A computer engineer from Michigan Technological University is helping find bombs—before they go off.
Tim Havens, William and Gloria Jackson Associate Professor of Computer Systems, Director of both the Center for Data Sciences and the Data Science Graduate Program at Michigan Tech, will present his research on Sensor-fused Explosive Hazard Detection at the U.S. Capitol in Washington D.C. this week at "STIx on the Hill."
STIx stands for science, technology and innovation exchange and the event, boosted as a "congressional briefing," brings together leading experts in the defense research community to discuss innovative areas for research and development for the Department of Defense. The event is not your average research symposium because its location; something Havens expressed excitement over, the opportunity to talk directly to congressional staffers and congress people.
"Because they are driving budgets and the allocation to research dollars," he says, "if I can get them excited about one little thing I do, that influences where research dollars go."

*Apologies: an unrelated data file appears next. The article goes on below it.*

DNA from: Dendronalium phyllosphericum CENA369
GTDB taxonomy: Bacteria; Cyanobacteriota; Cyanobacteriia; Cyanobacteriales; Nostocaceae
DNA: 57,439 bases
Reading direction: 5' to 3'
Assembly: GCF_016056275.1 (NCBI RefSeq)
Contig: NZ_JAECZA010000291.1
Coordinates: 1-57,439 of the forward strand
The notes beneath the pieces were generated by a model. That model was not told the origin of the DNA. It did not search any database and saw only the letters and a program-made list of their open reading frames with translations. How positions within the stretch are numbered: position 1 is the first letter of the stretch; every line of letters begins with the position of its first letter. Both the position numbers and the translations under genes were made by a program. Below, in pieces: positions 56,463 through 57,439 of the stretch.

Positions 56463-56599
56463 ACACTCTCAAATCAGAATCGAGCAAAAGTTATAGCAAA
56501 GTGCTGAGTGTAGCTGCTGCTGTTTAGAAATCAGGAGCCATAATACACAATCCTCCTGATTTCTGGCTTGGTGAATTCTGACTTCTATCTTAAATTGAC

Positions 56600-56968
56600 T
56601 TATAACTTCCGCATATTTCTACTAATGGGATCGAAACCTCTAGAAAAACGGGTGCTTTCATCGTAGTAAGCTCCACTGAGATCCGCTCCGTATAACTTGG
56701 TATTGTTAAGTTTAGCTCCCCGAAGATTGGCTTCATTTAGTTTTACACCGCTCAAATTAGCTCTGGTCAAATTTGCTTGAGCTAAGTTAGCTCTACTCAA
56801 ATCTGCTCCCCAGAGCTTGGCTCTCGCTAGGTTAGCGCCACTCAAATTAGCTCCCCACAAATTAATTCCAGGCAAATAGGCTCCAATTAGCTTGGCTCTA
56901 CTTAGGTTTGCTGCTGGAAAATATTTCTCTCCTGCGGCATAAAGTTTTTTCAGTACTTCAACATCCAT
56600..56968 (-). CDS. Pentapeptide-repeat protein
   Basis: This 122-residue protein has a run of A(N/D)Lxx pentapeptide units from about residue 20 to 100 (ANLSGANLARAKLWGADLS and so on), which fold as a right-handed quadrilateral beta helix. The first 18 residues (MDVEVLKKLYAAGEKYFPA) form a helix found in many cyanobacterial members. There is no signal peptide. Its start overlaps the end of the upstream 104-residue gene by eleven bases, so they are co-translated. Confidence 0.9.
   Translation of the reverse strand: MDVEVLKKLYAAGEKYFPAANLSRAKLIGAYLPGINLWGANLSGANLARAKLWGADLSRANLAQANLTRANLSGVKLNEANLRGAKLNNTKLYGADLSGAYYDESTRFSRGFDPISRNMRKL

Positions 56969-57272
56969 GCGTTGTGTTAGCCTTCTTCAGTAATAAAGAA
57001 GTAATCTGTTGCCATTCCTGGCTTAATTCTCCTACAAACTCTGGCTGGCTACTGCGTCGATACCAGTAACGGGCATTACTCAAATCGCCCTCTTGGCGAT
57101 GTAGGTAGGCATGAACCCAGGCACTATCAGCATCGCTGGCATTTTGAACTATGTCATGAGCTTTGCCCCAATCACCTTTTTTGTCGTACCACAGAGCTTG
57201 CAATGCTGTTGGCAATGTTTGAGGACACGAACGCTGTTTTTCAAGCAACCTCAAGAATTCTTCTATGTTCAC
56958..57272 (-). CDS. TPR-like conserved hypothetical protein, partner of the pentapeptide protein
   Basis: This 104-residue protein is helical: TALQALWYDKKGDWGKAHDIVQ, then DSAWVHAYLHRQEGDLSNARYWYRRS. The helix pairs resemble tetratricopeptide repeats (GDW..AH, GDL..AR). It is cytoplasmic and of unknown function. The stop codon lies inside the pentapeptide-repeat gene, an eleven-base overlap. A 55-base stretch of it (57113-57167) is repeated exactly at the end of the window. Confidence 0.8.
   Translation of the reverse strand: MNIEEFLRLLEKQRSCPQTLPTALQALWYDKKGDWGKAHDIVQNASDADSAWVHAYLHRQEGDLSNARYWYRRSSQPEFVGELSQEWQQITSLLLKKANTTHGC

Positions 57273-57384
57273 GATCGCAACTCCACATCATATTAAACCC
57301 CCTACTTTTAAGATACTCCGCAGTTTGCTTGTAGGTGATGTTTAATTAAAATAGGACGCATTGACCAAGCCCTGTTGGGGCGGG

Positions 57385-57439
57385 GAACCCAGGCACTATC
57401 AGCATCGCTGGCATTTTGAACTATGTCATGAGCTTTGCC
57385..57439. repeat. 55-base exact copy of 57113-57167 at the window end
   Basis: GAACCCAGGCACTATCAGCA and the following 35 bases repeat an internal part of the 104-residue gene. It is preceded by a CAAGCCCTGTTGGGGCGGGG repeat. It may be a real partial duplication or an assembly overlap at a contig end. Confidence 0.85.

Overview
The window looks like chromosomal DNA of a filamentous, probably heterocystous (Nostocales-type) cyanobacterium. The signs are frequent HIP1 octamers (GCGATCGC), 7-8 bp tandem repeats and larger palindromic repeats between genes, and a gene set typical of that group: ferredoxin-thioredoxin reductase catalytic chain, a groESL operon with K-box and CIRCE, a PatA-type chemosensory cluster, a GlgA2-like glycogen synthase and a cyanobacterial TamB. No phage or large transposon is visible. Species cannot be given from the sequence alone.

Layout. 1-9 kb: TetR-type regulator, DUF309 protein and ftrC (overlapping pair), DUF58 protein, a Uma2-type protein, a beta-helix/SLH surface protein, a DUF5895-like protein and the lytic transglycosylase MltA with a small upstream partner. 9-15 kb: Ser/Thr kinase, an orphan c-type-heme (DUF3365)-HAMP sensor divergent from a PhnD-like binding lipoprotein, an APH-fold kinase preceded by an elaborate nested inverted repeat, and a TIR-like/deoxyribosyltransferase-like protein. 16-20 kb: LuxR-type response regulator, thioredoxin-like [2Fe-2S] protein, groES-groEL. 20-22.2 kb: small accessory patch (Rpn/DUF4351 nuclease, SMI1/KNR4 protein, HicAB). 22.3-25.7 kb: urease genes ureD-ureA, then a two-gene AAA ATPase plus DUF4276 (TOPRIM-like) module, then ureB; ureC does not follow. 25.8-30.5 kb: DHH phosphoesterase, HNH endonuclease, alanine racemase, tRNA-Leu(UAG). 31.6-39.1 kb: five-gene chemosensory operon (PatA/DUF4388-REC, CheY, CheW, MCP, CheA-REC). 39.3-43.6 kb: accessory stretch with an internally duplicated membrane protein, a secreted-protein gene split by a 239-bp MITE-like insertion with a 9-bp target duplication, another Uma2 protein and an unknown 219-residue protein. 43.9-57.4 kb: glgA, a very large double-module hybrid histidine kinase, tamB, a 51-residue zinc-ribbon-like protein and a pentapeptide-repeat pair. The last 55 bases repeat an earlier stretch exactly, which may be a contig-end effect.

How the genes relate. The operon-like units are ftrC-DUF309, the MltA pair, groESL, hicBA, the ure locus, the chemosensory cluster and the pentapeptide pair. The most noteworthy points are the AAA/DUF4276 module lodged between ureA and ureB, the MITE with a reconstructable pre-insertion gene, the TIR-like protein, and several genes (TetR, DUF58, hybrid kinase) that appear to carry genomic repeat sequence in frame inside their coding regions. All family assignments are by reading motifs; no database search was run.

Currently, Havens works with the U.S. Army Night Vision and Electronic Sensors Directorate out of Fort Belvoir, Virginia. He has been working in the defense research community on explosive hazard detection for the last ten years, resulting in dozens of referred articles and conference presentations. His defense research began as a graduate student at the University of Missouri, thanks to his advisor Jim Keller.
"I started working on problems with him and then talked with people with money and [started] writing my own proposals with and without him," Havens says.
At the Capitol, Havens hopes to spark interest in his work on automatic algorithms for detection of dangerous items buried in the road. Haven's innovations with Sensor-fused Explosive Hazard Detection provides lifesaving technology for both civilians and U.S. military personnel in conflict zones like the Middle East, whose daily routine involves driving along roads scattered with Improvised Explosive Devices or IEDs. According to the Department of Defense, between the months of April and June last year, about 3,043 people were killed or injured by IEDs in Afghanistan. Work like Havens' seeks to prevent such deaths and injuries by detecting IEDs and other explosives from greater distances.
Michigan Technological University is a public research university, home to more than 7,000 students from 60 countries. Founded in 1885, the University offers more than 120 undergraduate and graduate degree programs in science and technology, engineering, forestry, business and economics, health professions, humanities, mathematics, and social sciences. Our campus in Michigan’s Upper Peninsula overlooks the Keweenaw Waterway and is just a few miles from Lake Superior.